You won’t believe the answer.
Let’s be honest, BuzzFeed probably isn’t the future of journalism. They are, however, all over the web and they’re doing something interesting. They’re adapting to the publishing realities of the internet age by using the internet’s most valuable currency: cats.
Here’s how they’re doing it.
BuzzFeed gets people in the door. They do this with cats, mostly, but also serve up a potent cocktail of sharable lists and frivolous quizzes. It turns out that they’re also hoping you’ll stay for the journalism. It’s true: there’s journalism on BuzzFeed, but don’t worry if you missed it. It’s easy for a climate change headline to look like a joke when you’re scrolling through 37 unbelievable cat-fails.
This new side of BuzzFeed isn’t so new, having begun in 2012, but it still surprises many people. I first noticed serious headlines on BuzzFeed last year but, like many, assumed they weren’t worth my time. Besides, I had photobombing cats to look at. My perspective changed when I heard an interview with Anne Helen Petersen, a Ph.D. who left academia for a writing career and ended up at BuzzFeed. Unbelievable. There is at least one Ph.D. at BuzzFeed and she does thoughtful, long-form pieces on celebrity culture. Petersen cites the huge online audience for BuzzFeed as one reason for making the move, and that makes a lot of sense.
I don’t always know that I want to read a feature-length story before I see it, and I never know that I need to read it before I actually do. For instance: I once clicked a silly BuzzFeed headline while goofing off in the library; moments later I was enthralled. I was reading the harrowing first-person account of how American journalist Gregory D. Johnsen (he’s working on his Ph.D.) escaped a kidnapping attempt in Yemen, a country he had lived in and loved for years—on BuzzFeed! The clickbait headline got me in the door but I stayed for the insightful narrative journalism. Does it matter that I was carried in on the backs 37 cats?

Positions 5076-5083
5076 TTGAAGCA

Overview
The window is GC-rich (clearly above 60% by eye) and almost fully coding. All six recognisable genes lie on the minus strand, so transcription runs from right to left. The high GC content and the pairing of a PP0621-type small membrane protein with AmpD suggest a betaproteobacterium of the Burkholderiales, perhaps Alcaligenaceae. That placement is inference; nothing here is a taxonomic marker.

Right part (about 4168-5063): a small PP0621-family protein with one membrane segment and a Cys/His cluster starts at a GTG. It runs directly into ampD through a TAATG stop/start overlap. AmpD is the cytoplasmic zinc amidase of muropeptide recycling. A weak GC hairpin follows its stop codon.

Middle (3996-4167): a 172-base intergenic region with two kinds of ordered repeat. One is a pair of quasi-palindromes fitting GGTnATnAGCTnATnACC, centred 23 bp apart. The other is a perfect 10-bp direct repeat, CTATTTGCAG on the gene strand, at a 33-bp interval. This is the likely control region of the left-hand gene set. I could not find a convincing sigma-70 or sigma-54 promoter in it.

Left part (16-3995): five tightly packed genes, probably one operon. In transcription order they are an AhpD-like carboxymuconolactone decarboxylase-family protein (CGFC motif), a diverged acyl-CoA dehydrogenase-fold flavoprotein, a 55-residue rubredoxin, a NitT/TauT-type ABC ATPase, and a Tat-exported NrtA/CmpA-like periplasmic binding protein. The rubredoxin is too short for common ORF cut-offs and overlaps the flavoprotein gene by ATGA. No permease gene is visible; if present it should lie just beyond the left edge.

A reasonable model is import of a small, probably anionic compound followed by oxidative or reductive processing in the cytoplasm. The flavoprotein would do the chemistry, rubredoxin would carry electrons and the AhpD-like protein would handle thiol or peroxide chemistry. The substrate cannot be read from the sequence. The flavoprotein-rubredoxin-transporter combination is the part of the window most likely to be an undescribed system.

I don’t have a degree from JMSB but this makes sense both from a business perspective and might (maybe) be good for journalism, an industry that’s still finding its place in the age of Facebook and Twitter. All those clicks and views of silly cats pay the bills for cultural critics like Petersen and perspectives from experienced correspondents like Johnsen. I like cats and I like insight, and I bet I’m not the only one. Go find their features online; you won’t believe you’re reading BuzzFeed.
I’m intrigued by the concept, but I’m not sold on it yet. BuzzFeed can be a useless time sink, but I believe it’s trying to be more than that. Their approach is novel, but it remains to be seen if this marriage of clickbait and serious reportage will last.
No one likes to see the weak exploited, so a serious question remains: how do all those cats stand to benefit from BuzzFeed’s growth? There’s a feature story here somewhere, and I hope BuzzFeed tackles it.